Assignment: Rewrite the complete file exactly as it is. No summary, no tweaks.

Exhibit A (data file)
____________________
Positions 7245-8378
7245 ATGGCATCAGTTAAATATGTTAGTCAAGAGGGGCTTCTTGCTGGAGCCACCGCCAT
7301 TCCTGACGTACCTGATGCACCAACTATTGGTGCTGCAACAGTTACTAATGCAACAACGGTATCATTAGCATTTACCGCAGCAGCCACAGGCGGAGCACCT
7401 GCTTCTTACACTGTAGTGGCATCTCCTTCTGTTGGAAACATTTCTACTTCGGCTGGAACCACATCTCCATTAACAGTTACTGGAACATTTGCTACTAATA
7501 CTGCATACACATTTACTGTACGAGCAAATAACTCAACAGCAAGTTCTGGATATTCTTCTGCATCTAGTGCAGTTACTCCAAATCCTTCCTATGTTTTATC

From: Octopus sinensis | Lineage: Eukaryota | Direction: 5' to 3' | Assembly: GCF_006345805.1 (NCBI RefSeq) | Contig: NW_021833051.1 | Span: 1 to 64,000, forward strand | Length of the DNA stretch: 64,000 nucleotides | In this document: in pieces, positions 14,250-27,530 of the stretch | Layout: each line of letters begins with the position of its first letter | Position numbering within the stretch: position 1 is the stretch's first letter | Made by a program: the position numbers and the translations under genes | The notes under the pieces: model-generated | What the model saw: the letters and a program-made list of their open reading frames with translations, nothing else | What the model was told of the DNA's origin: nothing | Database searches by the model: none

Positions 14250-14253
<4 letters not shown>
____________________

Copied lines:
Positions 7245-8378
7245 ATGGCATCAGTTAAATATGTTAGTCAAGAGGGGCTTCTTGCTGGAGCCACCGCCAT
7301 TCCTGACGTACCTGATGCACCAACTATTGGTGCTGCAACAGTTACTAATGCAACAACGGTATCATTAGCATTTACCGCAGCAGCCACAGGCGGAGCACCT
7401 GCTTCTTACACTGTAGTGGCATCTCCTTCTGTTGGAAACATTTCTACTTCGGCTGGAACCACATCTCCATTAACAGTTACTGGAACATTTGCTACTAATA
7501 CTGCATACACATTTACTGTACGAGCAAATAACTCAACAGCAAGTTCTGGATATTCTTCTGCATCTAGTGCAGTTACTCCAAATCCTTCCTATGTTTTATC

From: Octopus sinensis | Lineage: Eukaryota | Direction: 5' to 3' | Assembly: GCF_006345805.1 (NCBI RefSeq) | Contig: NW_021833051.1 | Span: 1 to 64,000, forward strand | Length of the DNA stretch: 64,000 nucleotides | In this document: in pieces, positions 14,250-27,530 of the stretch | Layout: each line of letters begins with the position of its first letter | Position numbering within the stretch: position 1 is the stretch's first letter | Made by a program: the position numbers and the translations under genes | The notes under the pieces: model-generated | What the model saw: the letters and a program-made list of their open reading frames with translations, nothing else | What the model was told of the DNA's origin: nothing | Database searches by the model: none

Positions 14250-14253
<4 letters not shown>